Objective: There are significant individual differences in the extent to which mood and cognition change as a function of reproductive stage, menstrual phase, postpartum, and hormone therapy use. This review explores the extent to which variations or polymorphisms in the estrogen receptor α gene (ESR1) predict cognitive and mood outcomes.
Methods: A literature search was conducted from 1995 to November 2009 through PubMed, Embase, and PsychINFO. Twenty-five manuscripts that summarize investigations of ESR1 in mental health were reviewed.
Results: Among studies investigating ESR1 in relation to cognition, 11 of 14 case-control studies reported an association between ESR1 polymorphisms and risk for developing dementia. Three of four prospective cohort studies reported an association between ESR1 polymorphisms and significant cognitive decline. There are inconsistencies between case-control and cohort studies regarding whether specific ESR1 alleles increase or decrease the risk for cognitive dysfunction. The relationships between ESR1 and cognitive impairment tend to be specific to or driven by women and restricted to risk for Alzheimer disease rather than other dementia causes. Three of five studies examining ESR1 polymorphisms in relation to anxiety or depressive symptoms found significant associations. Significant associations have also been reported between ESR1 polymorphisms and childhood-onset mood disorder and premenstrual dysphoric disorder.
Conclusions: A strong relationship between ESR1 variants and cognitive outcomes is evident, and preliminary evidence suggests a role of the ESR1 gene in certain mood outcomes. Insights into the discordant results will come from future studies that include haplotype analyses, analyses within specific ethnic/racial populations, and sex-stratified analyses.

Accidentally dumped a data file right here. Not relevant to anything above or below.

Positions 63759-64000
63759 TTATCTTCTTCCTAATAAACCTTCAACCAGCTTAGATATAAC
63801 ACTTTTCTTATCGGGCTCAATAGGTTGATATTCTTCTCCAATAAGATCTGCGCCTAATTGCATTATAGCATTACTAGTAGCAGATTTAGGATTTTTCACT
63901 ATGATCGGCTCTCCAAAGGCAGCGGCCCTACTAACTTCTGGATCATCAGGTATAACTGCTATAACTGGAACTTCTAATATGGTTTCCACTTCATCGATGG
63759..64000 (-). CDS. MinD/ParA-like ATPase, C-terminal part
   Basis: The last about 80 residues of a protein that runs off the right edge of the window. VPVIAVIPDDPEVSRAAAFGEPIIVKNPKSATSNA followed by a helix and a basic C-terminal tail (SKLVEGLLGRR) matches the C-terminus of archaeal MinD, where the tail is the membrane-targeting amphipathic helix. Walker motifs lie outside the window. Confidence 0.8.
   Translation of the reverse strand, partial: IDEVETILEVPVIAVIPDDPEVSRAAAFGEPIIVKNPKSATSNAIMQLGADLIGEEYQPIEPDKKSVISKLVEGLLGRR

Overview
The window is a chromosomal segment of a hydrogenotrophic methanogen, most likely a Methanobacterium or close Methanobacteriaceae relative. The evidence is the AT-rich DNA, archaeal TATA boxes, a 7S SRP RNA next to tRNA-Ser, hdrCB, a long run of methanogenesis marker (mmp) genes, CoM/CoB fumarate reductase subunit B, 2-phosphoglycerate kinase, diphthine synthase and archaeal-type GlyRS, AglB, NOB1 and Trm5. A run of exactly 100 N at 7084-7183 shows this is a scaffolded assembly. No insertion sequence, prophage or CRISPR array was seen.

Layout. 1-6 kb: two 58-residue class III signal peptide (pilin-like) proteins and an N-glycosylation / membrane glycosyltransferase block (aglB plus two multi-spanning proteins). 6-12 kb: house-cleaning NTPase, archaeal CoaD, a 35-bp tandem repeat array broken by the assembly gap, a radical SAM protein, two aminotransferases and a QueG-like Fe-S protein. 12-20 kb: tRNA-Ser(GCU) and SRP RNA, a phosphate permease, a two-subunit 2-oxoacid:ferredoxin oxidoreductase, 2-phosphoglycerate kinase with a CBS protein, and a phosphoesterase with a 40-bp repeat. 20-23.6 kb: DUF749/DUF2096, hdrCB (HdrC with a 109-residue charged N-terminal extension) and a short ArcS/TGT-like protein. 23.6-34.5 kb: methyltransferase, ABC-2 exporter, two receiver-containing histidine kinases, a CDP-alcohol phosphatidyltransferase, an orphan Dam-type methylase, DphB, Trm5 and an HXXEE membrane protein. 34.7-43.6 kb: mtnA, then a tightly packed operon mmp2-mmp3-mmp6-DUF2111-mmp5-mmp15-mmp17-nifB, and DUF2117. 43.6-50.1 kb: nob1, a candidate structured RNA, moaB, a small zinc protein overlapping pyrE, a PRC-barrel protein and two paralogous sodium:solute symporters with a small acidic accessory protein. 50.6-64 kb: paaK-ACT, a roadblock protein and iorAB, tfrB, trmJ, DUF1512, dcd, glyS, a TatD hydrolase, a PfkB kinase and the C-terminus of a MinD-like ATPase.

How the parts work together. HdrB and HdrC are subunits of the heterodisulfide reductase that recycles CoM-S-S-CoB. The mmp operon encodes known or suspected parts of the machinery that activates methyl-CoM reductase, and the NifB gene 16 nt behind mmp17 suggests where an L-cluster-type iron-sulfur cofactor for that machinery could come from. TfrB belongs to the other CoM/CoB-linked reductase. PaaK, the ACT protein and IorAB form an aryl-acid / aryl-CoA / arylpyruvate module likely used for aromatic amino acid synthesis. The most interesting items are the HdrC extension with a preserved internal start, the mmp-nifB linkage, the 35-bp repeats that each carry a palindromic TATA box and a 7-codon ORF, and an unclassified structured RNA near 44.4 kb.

A strong relationship between ESR1 variants and risk of cognitive impairment is evident, and preliminary evidence suggests a role of the ESR1 gene in certain mood outcomes including anxiety, depression, and premenstrual dysphoric disorder.
From the Departments of 1Psychology, 2Psychiatry, and 3Pharmacy Practice, University of Illinois at Chicago, Chicago, IL.
Received January 22, 2010; revised and accepted March 22, 2010.
Funding/support: This research was supported by a Ruth R. Kirschstein National Research Service Award (F31 MH083537-01) from the National Institute of Mental Health. Pauline Maki received an honorarium from the Council on Menopause Management and the American Nutraceutical Association.
Financial disclosure/conflicts of interest: None reported.
Address correspondence to: Erin E. Sundermann, MA, University of Illinois at Chicago, Department of Psychiatry (MC 913), 912 S Wood St., Chicago, IL 60612. E-mail: email@example.com